Leading article: Poster art

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The Independent Culture
ANOTHER DAY, another list. The British advertising industry has chosen its 100 best posters of the century, one for each year. They are a worthy, even charming collection, recalling some of the most successful examples of commercial art, from Shell's famous Art Deco designs via enigmatic Silk Cut images to modern vulgarity ("Beaver Espana" for Club 18-30). And, of course, a most successful poster for a newspaper (a clue: "It is. Are You?"). A large proportion were the result of public patronage, such as Kitchener's fearsome "Your Country Needs YOU" recruitment poster from 1914, the skipping fisherman of Skegness ("So Bracing") and the Health Education Council's pregnant man.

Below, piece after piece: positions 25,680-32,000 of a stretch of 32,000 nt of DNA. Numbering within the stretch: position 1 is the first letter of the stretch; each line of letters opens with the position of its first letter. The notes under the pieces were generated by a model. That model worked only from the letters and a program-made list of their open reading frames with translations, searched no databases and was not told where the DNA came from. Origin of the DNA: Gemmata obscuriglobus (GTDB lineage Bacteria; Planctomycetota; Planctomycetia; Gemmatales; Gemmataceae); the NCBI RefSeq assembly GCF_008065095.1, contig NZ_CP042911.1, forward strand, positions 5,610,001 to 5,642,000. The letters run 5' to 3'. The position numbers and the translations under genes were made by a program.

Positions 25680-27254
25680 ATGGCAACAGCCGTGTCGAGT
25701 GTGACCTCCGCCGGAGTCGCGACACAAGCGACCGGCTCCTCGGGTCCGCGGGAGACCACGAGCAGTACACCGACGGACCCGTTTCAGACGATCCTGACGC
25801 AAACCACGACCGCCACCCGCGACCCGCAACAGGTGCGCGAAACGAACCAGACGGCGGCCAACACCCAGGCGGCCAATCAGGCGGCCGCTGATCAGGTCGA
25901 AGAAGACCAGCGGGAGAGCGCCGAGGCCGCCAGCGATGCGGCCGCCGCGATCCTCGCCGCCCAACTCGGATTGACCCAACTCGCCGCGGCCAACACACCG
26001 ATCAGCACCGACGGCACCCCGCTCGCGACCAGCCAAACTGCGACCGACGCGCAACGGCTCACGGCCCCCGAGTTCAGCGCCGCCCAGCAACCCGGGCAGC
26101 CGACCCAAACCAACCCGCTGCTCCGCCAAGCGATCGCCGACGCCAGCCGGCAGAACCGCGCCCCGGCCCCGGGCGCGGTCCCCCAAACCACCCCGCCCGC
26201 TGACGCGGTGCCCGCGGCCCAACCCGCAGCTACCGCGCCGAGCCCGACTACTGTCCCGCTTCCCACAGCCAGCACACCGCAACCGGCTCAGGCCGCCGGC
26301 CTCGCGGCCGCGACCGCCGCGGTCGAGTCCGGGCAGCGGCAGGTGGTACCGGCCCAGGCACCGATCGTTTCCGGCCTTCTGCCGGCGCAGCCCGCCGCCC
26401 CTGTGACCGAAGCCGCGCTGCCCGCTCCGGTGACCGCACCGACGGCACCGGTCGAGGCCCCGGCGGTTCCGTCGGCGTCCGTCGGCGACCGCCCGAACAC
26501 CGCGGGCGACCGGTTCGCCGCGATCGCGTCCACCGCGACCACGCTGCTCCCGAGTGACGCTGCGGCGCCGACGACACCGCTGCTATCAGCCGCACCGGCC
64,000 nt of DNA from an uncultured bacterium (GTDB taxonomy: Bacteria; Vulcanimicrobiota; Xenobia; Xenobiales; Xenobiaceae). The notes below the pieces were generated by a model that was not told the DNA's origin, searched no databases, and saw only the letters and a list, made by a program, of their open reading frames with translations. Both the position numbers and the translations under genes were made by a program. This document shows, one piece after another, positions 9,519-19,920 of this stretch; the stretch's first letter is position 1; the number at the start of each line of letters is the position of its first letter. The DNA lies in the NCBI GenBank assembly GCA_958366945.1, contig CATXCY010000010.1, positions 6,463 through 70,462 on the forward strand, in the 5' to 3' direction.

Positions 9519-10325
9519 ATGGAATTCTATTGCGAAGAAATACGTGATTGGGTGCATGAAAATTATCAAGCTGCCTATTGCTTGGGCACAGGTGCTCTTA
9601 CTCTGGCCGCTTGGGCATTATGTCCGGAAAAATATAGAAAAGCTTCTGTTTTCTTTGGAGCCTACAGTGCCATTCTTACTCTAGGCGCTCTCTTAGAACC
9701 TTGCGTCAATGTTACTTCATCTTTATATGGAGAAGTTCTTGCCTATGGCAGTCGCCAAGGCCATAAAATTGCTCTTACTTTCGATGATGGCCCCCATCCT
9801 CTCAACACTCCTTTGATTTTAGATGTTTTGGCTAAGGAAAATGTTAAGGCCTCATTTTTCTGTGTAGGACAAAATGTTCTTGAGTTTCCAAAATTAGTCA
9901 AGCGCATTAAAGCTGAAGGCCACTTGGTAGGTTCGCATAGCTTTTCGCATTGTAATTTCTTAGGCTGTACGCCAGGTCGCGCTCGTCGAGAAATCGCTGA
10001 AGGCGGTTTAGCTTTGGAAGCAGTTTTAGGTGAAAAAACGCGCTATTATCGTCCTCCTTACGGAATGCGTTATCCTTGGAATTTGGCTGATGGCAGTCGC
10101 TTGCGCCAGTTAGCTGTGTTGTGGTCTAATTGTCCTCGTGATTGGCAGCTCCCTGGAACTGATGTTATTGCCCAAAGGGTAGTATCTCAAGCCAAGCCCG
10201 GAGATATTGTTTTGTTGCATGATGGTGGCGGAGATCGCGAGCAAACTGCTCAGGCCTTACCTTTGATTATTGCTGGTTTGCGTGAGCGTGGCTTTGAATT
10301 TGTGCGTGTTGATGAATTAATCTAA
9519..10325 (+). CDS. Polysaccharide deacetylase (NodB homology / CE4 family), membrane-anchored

The men in red braces have also chosen a poster of the century: the Tories' 1978 poster of a line of unemployed people ("Labour isn't working"). It is a telling choice. Political parties had used imaginative advertising before (a 1910 Labour poster, "Workless", is included), but the Saatchis' work marked the moment when the medium overtook the message, and spin doctors began to dominate politics. As we reflect on the state of our democracy we wonder if the ad men have not, as Nye Bevan warned, finally taken the poetry out of politics.

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